STOP Food Waste! – I’m convinced that this is not only the most challenging part of eliminating waste, but also the most impactful if you can get your arms around it! Did you know that over 40% of the food grown here in the US is wasted!!??? 40%!
There are several keys to lowering food waste, but the number one thing is to not bring any more food home than you can eat before it goes bad! Overbuying is the number one reason we waste food. Most of us over pack our refrigerators and never eat what we just spent our hard-earned money on. New stuff only allows last week’s “old stuff” to get shoved to the back of the frig, never to be seen again. That is until it grows something green and smelly, and then we pitch it.
“Just Eat It‘ is an excellent documentary about a couple who set out to eliminate food waste by eating only discarded food for 6 months, I can’t recommend it enough!
Having a Plan B for food that is going bad is another critical piece in abolishing food waste. In our house, when bananas get too brown, they either go into the freezer for smoothies or get made into banana bread. Then the peels go directly into the compost jar. Leftovers get eaten for lunch and the following evening for dinner, or put in the freezer for another time. After meal plates are scraped in our “chicken bucket” and taken out to the hens. Nothing goes to waste.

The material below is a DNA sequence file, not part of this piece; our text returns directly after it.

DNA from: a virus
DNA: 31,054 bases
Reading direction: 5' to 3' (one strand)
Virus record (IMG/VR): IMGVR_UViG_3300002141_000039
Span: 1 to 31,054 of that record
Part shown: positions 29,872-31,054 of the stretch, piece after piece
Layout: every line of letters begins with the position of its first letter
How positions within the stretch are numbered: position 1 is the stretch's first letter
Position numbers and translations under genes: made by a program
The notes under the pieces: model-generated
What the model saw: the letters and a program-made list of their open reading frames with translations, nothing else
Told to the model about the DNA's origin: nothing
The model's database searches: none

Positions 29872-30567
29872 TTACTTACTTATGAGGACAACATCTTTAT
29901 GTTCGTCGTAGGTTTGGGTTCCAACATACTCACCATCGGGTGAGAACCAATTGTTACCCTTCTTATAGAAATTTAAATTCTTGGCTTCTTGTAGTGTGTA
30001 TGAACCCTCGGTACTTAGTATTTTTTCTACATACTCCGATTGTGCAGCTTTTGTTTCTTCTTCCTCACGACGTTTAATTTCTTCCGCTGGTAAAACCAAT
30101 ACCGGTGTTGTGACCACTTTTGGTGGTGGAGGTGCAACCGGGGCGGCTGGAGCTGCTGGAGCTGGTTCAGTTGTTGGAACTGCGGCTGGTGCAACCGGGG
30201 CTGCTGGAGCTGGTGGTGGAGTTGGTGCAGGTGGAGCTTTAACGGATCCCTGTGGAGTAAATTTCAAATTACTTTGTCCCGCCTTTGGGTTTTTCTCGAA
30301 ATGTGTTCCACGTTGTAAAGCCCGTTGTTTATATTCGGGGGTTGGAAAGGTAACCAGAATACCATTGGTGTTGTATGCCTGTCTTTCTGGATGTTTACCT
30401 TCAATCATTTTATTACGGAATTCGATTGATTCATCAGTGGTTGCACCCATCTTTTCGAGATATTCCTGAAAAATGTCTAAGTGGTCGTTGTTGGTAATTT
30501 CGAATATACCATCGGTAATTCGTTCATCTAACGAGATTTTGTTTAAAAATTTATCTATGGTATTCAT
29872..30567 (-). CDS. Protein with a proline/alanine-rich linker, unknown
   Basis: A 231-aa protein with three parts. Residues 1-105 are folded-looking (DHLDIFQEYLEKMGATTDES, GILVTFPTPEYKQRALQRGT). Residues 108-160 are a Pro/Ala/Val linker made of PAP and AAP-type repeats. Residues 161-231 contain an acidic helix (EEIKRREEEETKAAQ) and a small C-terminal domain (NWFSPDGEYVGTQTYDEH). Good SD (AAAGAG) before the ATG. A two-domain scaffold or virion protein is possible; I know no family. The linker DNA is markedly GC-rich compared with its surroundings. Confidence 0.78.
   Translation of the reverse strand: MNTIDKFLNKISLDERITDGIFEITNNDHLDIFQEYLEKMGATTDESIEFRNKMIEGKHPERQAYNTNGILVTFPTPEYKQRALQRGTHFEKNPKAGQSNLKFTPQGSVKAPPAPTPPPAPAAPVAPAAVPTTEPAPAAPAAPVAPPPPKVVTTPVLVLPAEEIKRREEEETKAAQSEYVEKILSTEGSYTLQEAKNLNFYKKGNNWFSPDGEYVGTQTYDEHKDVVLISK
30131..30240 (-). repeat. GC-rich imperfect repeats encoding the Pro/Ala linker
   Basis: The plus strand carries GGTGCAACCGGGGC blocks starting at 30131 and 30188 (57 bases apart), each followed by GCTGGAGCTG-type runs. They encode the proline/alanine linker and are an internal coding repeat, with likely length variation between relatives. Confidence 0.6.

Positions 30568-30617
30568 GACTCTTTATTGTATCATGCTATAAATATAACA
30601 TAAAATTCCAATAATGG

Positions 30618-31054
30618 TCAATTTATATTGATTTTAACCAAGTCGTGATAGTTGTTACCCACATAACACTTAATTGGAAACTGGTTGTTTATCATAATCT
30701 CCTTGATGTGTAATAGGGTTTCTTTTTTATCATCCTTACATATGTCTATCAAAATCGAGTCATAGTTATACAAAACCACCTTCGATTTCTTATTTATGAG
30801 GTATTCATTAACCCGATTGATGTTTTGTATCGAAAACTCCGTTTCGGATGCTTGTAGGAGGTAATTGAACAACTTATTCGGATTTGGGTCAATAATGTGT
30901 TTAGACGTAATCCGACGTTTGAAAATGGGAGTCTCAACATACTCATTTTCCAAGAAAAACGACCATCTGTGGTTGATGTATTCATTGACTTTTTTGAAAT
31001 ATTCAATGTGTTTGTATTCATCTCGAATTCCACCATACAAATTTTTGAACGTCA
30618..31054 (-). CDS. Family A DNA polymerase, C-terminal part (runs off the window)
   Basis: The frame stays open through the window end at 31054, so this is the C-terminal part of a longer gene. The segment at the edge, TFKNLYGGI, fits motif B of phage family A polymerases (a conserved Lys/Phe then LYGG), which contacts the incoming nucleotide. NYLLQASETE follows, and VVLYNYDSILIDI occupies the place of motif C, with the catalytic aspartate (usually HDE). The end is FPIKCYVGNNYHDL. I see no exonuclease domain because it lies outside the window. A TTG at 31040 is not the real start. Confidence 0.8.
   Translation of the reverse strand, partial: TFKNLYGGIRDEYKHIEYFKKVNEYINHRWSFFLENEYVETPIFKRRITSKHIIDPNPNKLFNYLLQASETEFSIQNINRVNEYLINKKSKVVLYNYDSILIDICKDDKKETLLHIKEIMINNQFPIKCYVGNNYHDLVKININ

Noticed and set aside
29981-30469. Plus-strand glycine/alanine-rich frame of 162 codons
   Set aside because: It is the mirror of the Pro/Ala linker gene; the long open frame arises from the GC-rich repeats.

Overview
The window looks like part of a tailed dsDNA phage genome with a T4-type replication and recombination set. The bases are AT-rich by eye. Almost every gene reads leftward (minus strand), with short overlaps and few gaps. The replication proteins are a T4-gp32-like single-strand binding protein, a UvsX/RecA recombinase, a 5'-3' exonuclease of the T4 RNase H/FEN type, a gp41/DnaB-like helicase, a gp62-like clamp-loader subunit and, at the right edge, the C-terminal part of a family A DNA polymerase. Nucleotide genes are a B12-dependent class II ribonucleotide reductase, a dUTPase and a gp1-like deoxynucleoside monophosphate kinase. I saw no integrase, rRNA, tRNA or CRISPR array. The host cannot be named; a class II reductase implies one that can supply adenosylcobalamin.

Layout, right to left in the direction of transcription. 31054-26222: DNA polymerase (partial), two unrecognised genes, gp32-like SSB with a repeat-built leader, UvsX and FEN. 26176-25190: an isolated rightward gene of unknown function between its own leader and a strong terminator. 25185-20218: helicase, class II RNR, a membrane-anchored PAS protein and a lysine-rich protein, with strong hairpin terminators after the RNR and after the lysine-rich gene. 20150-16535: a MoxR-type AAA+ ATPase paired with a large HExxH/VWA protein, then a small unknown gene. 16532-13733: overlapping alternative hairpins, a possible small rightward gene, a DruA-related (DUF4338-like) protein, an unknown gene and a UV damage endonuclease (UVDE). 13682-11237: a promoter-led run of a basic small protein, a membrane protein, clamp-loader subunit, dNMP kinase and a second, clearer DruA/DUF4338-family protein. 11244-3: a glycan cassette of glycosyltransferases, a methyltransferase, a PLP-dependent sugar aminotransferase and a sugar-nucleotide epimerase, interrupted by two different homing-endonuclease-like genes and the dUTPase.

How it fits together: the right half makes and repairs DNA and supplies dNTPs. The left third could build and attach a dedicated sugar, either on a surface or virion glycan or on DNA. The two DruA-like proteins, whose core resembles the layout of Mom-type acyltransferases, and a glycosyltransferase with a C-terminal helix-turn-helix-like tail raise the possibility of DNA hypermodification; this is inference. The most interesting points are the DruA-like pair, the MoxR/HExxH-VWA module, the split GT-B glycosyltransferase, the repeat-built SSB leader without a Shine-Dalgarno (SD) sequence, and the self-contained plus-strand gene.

There is an “Eat Me First” bowl on the counter of food that needs to be eaten before it goes bad, and family members are told to eat from there first when they’re hungry.
Make a commitment to eat what needs to be eaten, NOT what you’re in the mood for. That’s where we get into trouble and find ourselves with food that’s gone bad, simply because we didn’t eat it soon enough. More about food waste and how to combat it here.
It’s really all about having a plan, just that simple. It will vary from family to family, but just give some thought to what you are throwing away and ask yourself the question “What else can I do with this besides throw it away?”
Shopping for groceries
Zero-waste shopping is all the rage, but unfortunately, it can be cost-prohibitive.
You might find, as I do, that many “bulk food” stores are not only expensive, but not as “zero-waste” friendly as they could be.
Check out food coops – Rather than trying to shop “zero-waste” solo, why not check into a food co-op? These may or may not be less expensive, but it’s worth it to check them out. Another cooperative alternative would be for a group of friends to just go in together on #25 or #50 bags of oats, wheat berries, sugar, etc and divide it between you. This leaves virtually no plastic to deal with.